From the Editor: So long to a hen called Hope, an unlikely survivor

Hope in Pungo in 2018, before her eyes went bad. [John-Henry Doucette/The Princess Anne Independent News]

BACK BAY — Hope was a sick Rhode Island red when our daughters adopted her from the larger flock at their aunt and uncle’s real farm and carried her down the path to join our own tiny flock back when we lived near “downtown” Pungo.

That chicken should have died three summers ago, but she made it until this month. She had some tender loving care and, at times, the sort of dumb luck enjoyed by wealthy folks who are born on third base but remain convinced they hit a triple. Sometimes, Hope wandered her way through potentially life-threatening scrapes with the bliss of a feathered Mr. Magoo.

Our middle daughter recently found the bird dead in her coop. Hope apparently had gone peacefully in the night. All and all, the girls are taking the loss pretty well.

“We expected her to die in two weeks,” the 12 year old, the one who found her, told me, “and it turned into three years.”

Indeed, Hope had a pretty nice run. She dodged a few bullets even after she’d been nursed back to health – thanks to special feed and the like – and she even started laying again after we’d thought she might be egg bound. 

As our 14 year old reminded me, Hope later survived an attack by a hawk who, fortuitously for our chicken, was chased away by my wife. 

“Remember when she got lost?” the 14 year old asked me.

No, I had put that out of my mind. One day at the old house, Hope didn’t report back to the coop for evening muster. After an incomplete headcount, she was locked out overnight. We believed her to be lost forever, but it was only two days.

I remember walking the farm after Hope went missing, expecting to find remains of a hen along the fields or on the path, maybe with telltale coyote tracks like the opening scene of a country version of Law & Order. Instead, I heard the relaxed coo of a perfectly fine hen who, despite weak eyesight, had the good sense to find cover beneath a bush where the fence met the house.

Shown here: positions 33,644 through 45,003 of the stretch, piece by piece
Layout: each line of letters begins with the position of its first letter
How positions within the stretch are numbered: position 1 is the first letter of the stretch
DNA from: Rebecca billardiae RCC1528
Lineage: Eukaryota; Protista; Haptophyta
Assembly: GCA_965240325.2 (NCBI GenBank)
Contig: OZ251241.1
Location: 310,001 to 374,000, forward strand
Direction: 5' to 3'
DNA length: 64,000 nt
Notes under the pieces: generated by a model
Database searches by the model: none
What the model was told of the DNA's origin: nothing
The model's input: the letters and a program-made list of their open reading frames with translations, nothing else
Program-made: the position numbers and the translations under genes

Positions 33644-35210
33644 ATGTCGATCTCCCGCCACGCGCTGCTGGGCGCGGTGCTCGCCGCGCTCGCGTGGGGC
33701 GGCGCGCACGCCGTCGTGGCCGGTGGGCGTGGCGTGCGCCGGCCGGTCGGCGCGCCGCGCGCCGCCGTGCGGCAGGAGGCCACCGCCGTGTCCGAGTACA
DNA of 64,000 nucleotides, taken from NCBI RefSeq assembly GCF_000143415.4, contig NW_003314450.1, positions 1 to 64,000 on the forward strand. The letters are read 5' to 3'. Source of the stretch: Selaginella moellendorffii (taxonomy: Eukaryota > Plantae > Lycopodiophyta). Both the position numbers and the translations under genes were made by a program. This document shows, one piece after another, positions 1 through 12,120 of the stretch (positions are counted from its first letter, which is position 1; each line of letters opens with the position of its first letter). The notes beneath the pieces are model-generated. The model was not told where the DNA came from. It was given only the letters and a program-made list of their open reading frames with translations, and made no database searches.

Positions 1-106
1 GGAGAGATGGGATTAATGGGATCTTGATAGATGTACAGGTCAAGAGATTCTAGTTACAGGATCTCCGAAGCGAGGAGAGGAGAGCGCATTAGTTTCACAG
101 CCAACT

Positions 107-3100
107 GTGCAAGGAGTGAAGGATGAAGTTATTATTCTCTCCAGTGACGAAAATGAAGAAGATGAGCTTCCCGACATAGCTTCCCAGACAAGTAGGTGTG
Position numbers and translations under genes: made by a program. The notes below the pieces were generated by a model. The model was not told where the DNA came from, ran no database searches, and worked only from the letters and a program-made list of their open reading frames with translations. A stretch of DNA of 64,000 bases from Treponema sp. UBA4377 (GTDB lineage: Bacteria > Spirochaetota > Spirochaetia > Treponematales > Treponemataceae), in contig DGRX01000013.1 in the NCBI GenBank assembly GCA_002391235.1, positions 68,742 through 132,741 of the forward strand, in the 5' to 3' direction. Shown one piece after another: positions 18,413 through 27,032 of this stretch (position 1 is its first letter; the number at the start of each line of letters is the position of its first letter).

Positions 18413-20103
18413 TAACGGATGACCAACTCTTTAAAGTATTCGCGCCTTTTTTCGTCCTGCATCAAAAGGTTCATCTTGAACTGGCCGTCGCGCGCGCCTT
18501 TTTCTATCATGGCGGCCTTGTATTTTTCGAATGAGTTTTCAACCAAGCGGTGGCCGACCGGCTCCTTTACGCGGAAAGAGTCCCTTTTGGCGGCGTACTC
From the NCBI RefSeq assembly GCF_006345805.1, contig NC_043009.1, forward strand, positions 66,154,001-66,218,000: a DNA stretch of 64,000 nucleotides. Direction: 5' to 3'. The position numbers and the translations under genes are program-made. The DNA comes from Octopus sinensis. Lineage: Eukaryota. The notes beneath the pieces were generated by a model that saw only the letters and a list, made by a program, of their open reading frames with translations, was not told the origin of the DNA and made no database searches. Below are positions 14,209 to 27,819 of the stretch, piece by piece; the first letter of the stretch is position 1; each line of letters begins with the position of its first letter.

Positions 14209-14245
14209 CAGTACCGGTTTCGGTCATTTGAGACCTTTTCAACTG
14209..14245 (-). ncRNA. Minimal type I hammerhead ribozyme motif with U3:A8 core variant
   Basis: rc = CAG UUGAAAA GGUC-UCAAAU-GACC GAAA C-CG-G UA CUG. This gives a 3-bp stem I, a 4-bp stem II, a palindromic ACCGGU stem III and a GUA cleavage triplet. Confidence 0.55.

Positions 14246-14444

“I’m pretty sure that chicken made a deal with something,” the 14 year old said.

After we moved to Back Bay a while back, Hope also had our barn-red coop all to herself. Our other hens stayed in Pungo because they kept attacking her. 

Hope was in much better health, but she still was comparatively frail, and she was either mostly or completely blind. We chose Hope over the healthier hens because our family’s emotional pecking order on such things is the reverse of natural selection. 

You can see our logic here as either humanity or stupidity or both. Hens don’t structure their little societies as people do. Or maybe they do, and that means our family is doing it all wrong. If you work out that conundrum, please let me know.

Made of sterner stuff, we might have culled or even made a meal of her. Hope essentially was a pet toward the end, but she helped feed our family along the way. Her passing is small drama, of course. She was a chicken we happened to like more than other chickens we’ve met.

And we’re not always sentimental. We’ve eaten the eggs from our flock over the years. We ate one of the other birds. That was a rooster whose meat in a soup was not so different from his disposition in life – tough as a mountain goat’s hoof. After we explained what was on that dinner menu, the girls cried at the table. As did my molars.

But Hope was different. She was sweet and, as far as human-chicken relations go, a fine ambassador. All we have left is her final brown egg. As I write this, it rests in a wire basket atop a kitchen counter. We aren’t quite sure what to do with the thing.

“Eat it?” the 14 year old suggested when I posed the question to her, as though anything else would be insanity.


“Sure,” the 12 year old agreed.

Our youngest, who is seven, isn’t certain.

“Because then we won’t have anything to honor her,” she said.

“I have an idea,” my wife offered, overhearing this conversation.

“What is it?” the seven year old asked.

“We can take a pin and blow out the egg.”

Make an ornament of the empty shell, my wife explained. Dye it, put buttons on the sides, string it, hang it up somewhere.

“That would be super nice,” the seven year old said.

“Then we could have a decoration that would remind us of Hope,” my wife told our youngest child.

There’s a risk, my wife noted. 

Shells can break when you blow out the insides of a raw egg through the little holes. I assure you the Doucettes of Back Bay are not famed for their delicacy.

This is the best idea, though.

Lots can go wrong, but sometimes, against all odds, it doesn’t.

© 2021 Pungo Publishing Co., LLC

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